But what if it’s the joy of experimenting and not the accomplishing that makes life meaningful?
I Don’t Need to See For Myself
When you stay somewhere long enough you start to observe patterns and apply the lessons.
Over the past seven years I’ve watched a lot of projects burn bright and fizzle out. I’ve seen other people rise quickly and fade fast, selling the fact they had discovered ’the one’, ‘the secret’, and how to ‘live the dream’ like them.
But eventually the inevitable happens as they realise that their dream had made empty promises. It was insatiable. And just kept demanding more and more from them. Sometimes taking down other areas of life too, like relationships, health, and the integrity of their character.
You’ll see this pattern again and again if you keep watching for long enough.
I sometimes wonder if, like a number of highly sensitive people, I have been occasionally able to skip the part of the journey where others need to ‘see for themselves’.
For example, it didn’t take an experience of fame and inconceivable wealth for me to know it won’t bring me happiness (it’s never been a drive in my creative work).
I don’t have to rise through the ranks of a company to realise I would miss the role that attracted me in the first place (I loved staying on the bottom rung of the ladder as an undertaker for 6 years).
And I don’t need to go all in on material accumulation and the high life to discover that true meaning is found in the little moments we share in the margins of life with other people.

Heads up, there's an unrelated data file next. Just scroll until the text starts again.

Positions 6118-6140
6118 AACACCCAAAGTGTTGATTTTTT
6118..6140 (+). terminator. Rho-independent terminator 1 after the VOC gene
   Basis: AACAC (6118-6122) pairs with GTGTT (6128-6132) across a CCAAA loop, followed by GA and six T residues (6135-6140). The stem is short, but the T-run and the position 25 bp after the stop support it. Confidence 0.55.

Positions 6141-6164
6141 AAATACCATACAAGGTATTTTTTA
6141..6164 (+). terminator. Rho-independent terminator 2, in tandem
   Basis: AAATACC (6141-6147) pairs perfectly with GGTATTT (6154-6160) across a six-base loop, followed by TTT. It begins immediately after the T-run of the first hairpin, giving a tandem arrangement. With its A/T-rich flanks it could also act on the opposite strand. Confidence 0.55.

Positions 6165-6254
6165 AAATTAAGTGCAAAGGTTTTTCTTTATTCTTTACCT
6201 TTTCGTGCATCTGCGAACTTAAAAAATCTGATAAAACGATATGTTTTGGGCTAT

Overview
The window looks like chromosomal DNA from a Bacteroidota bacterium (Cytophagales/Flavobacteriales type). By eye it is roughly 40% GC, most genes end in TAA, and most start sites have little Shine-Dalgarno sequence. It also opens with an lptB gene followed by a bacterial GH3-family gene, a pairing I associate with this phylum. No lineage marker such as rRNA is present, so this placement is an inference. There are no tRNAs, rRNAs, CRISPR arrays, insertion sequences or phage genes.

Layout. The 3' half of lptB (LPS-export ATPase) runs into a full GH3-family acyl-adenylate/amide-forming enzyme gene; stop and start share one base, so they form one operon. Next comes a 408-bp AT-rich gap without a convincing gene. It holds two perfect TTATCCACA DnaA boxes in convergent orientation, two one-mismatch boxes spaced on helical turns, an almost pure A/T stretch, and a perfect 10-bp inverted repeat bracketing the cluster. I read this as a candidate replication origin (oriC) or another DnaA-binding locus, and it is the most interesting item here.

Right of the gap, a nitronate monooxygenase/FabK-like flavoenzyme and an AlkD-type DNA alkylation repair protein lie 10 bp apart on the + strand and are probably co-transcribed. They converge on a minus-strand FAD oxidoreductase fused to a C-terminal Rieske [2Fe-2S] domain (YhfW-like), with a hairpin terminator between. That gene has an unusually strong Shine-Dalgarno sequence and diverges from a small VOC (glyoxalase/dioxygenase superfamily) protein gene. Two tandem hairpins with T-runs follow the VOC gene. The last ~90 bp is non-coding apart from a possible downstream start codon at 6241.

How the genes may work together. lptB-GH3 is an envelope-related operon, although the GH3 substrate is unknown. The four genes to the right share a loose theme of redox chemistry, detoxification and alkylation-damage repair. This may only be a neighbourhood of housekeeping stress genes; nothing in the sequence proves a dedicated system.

I love learning, growing, and connecting dots. Experimentation brings me joy and creativity is its own reward. What I realise is that The Haven is actually a genuine reflection of all this stuff. It’s grown slowly, strengthening and deepening over the years. And that is something I am really proud of.
Despite momentary lapses that has led to a few slightly embarrassing marketing decisions, the Haven community has flourished into a place of gentle meandering in genuinely meaningful transformative ways. We are connecting with rhythms, building relationships, and discovering the creative playful parts of ourselves.
A Moment of Gentle Transformation
All this to say that this past seven years has led to this point. Another moment of gentle iterative change at the start of a new season in The Haven.
Along with the epidemic of harshness that Helena Roth and I talked about on the podcast recently, I’ve noticed another insidious and creeping epidemic. One of loneliness, isolation, and scarcity.
It has become a growing burden upon some of the loveliest people I know. People attempting to navigate how to make both meaningful work and a sustainable living, on the backdrop of our precarious world.
I have a deep urge to respond to this nudge. And I know The Haven is somewhere with a strong enough foundation (after 7 years of reinforcement) for me to do that. It’s a place of real support and encouragement to the human spirit. And I want to gently expand this vision. Somewhere other quietly rebellious creators, artists, and helpers can take refuge, build themselves and their work/practices, and connect with fellow human beings at the level of our human being-ness and becoming-ness.
Where we can experience the benefits together, both as individuals AND as a collective of creative misfits and gentle rebels.
In this week’s podcast I share my vision for this gentle shift with Lindsay-Celeste Graf. Lindsay is the first of what I hope to be a number of creative partners joining me in The Haven over the coming months.
I guess only time will tell what the next seven years will bring…
Come and join us. Learn more about The Haven here.